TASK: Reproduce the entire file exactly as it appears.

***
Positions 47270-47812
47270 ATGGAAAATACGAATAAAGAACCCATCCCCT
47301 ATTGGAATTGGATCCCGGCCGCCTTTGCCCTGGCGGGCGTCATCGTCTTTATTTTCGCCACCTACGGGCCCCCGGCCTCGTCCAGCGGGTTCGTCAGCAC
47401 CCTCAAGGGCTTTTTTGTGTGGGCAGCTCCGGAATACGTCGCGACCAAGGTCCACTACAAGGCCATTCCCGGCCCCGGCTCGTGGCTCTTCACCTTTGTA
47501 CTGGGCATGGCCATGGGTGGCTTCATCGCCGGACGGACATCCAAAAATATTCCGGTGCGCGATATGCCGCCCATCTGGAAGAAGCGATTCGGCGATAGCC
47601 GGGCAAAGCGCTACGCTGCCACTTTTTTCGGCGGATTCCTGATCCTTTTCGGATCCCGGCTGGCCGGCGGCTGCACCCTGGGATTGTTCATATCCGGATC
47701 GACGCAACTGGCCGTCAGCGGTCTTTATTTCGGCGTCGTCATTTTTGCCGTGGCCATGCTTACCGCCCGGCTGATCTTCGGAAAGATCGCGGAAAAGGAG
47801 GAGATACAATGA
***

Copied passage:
Positions 47270-47812
47270 ATGGAAAATACGAATAAAGAACCCATCCCCT
47301 ATTGGAATTGGATCCCGGCCGCCTTTGCCCTGGCGGGCGTCATCGTCTTTATTTTCGCCACCTACGGGCCCCCGGCCTCGTCCAGCGGGTTCGTCAGCAC
47401 CCTCAAGGGCTTTTTTGTGTGGGCAGCTCCGGAATACGTCGCGACCAAGGTCCACTACAAGGCCATTCCCGGCCCCGGCTCGTGGCTCTTCACCTTTGTA
47501 CTGGGCATGGCCATGGGTGGCTTCATCGCCGGACGGACATCCAAAAATATTCCGGTGCGCGATATGCCGCCCATCTGGAAGAAGCGATTCGGCGATAGCC
47601 GGGCAAAGCGCTACGCTGCCACTTTTTTCGGCGGATTCCTGATCCTTTTCGGATCCCGGCTGGCCGGCGGCTGCACCCTGGGATTGTTCATATCCGGATC
47701 GACGCAACTGGCCGTCAGCGGTCTTTATTTCGGCGTCGTCATTTTTGCCGTGGCCATGCTTACCGCCCGGCTGATCTTCGGAAAGATCGCGGAAAAGGAG
47801 GAGATACAATGA